Print Culture, Crime and Justice in 18th-Century London by Richard M. WardPrint Culture, Crime and Justice in 18th-Century London by Richard M. Ward

Print Culture, Crime and Justice in 18th-Century London

byRichard M. Ward

Paperback | April 21, 2016

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In the first half of the 18th century there was an explosion in the volume and variety of crime literature published in London. This was a 'golden age of writing about crime', when the older genres of criminal biographies, social policy pamphlets and 'last-dying speeches' were joined by a raft of new publications, including newspapers, periodicals, graphic prints, the Old Bailey Proceedings and the Ordinary's Account of malefactors executed at Tyburn. By the early 18th century propertied Londoners read a wider array of printed texts and images about criminal offenders - highwaymen, housebreakers, murderers, pickpockets and the like - than ever before or since. Print Culture, Crime and Justice in 18th-Century London provides the first detailed study of crime reporting across this range of publications to explore the influence of print upon contemporary perceptions of crime and upon the making of the law and its administration in the metropolis. This historical perspective helps us to rethink the relationship between media, the public sphere and criminal justice policy in the present.
Richard M. Ward is Research Associate in History at the University of Sheffield, UK.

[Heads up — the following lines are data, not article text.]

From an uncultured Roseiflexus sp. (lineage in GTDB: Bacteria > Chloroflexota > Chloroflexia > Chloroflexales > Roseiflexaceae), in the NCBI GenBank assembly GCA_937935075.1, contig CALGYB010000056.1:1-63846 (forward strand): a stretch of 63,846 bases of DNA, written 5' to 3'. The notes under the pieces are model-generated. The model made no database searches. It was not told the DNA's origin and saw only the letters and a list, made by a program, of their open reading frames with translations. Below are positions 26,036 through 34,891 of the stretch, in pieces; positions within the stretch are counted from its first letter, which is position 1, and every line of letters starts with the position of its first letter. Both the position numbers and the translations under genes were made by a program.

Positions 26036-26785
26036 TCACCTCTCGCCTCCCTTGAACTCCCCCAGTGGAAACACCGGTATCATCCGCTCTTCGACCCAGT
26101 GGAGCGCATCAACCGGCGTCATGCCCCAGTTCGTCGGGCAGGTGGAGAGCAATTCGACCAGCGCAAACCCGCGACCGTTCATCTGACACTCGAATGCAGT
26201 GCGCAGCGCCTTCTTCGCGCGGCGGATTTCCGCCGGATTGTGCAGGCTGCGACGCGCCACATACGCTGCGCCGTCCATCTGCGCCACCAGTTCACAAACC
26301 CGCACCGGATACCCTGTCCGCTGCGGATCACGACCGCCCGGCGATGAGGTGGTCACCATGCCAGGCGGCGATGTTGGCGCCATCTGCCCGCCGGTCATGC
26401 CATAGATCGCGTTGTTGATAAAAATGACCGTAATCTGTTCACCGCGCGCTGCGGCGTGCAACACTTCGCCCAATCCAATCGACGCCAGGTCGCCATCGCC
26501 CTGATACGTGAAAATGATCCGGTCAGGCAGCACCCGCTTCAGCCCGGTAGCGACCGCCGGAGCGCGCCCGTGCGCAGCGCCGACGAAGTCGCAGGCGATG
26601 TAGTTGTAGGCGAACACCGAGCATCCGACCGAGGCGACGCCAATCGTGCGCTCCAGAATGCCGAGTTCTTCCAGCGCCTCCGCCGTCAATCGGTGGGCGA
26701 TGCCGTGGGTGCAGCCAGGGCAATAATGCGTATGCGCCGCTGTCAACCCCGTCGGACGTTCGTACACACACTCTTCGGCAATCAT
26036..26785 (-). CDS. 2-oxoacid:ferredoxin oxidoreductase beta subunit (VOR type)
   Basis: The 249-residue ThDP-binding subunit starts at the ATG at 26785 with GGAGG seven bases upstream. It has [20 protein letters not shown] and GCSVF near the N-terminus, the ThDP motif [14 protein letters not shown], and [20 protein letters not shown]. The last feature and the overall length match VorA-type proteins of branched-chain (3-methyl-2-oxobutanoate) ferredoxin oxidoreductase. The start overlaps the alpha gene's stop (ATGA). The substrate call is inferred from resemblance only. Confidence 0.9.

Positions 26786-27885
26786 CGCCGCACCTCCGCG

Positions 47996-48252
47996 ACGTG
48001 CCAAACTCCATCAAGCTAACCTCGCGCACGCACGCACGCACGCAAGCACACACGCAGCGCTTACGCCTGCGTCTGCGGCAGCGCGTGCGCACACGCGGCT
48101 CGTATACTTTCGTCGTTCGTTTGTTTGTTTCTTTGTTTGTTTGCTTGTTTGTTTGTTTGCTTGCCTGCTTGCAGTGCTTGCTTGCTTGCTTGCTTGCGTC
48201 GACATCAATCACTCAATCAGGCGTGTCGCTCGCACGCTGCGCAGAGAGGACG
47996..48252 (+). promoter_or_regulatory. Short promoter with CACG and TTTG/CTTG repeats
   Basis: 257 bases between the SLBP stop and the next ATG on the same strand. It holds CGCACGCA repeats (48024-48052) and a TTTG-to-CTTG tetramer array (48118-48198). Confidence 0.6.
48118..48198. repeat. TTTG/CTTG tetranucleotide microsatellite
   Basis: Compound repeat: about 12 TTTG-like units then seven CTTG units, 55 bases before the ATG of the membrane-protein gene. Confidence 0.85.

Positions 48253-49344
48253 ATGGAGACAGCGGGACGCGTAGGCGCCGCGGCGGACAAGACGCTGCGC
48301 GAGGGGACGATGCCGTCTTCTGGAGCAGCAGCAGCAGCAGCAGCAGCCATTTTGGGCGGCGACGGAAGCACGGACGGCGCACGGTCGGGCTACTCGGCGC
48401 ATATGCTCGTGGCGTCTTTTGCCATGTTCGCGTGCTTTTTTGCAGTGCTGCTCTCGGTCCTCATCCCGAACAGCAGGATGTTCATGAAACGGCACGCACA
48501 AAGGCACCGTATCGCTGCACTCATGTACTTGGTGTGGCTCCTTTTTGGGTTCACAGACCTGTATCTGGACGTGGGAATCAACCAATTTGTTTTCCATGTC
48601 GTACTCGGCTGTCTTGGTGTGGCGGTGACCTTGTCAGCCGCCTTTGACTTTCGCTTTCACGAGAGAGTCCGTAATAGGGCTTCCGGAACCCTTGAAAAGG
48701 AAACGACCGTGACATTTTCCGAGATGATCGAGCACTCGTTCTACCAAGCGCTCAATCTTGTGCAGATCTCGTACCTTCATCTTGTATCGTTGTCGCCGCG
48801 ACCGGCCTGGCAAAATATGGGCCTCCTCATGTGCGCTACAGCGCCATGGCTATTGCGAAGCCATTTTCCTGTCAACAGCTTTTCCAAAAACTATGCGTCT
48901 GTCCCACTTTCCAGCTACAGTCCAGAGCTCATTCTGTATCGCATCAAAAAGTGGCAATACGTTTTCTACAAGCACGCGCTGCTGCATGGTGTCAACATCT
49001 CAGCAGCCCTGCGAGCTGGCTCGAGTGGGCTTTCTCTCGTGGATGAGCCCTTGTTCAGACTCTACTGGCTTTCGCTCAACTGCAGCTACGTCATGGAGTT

Title:Print Culture, Crime and Justice in 18th-Century LondonFormat:PaperbackDimensions:336 pages, 9.25 × 6 × 0.75 inPublished:April 21, 2016Publisher:BloomsburyLanguage:English

The following ISBNs are associated with this title:

ISBN - 10:1474276431

ISBN - 13:9781474276436

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Table of Contents

1. Introduction: 'Little News from England, but of Robberies' 2. 'All this is not Imagination, but Matter of Fact': Contemporary Readings of Crime Literature 3. Highway Robbery 'Grows No Joke': Print Culture and Prosecution 4. The Efficacy of Empirical and Providential Detection: Print Culture and Policing 5. 'More Terror in it than Mere Hanging': Print Culture and Punishment 6. Conclusion: Constituting, as well as Reflecting, Social Realities Appendices Bibliography Index

Editorial Reviews

[A] meticulously researched and well-presented academic history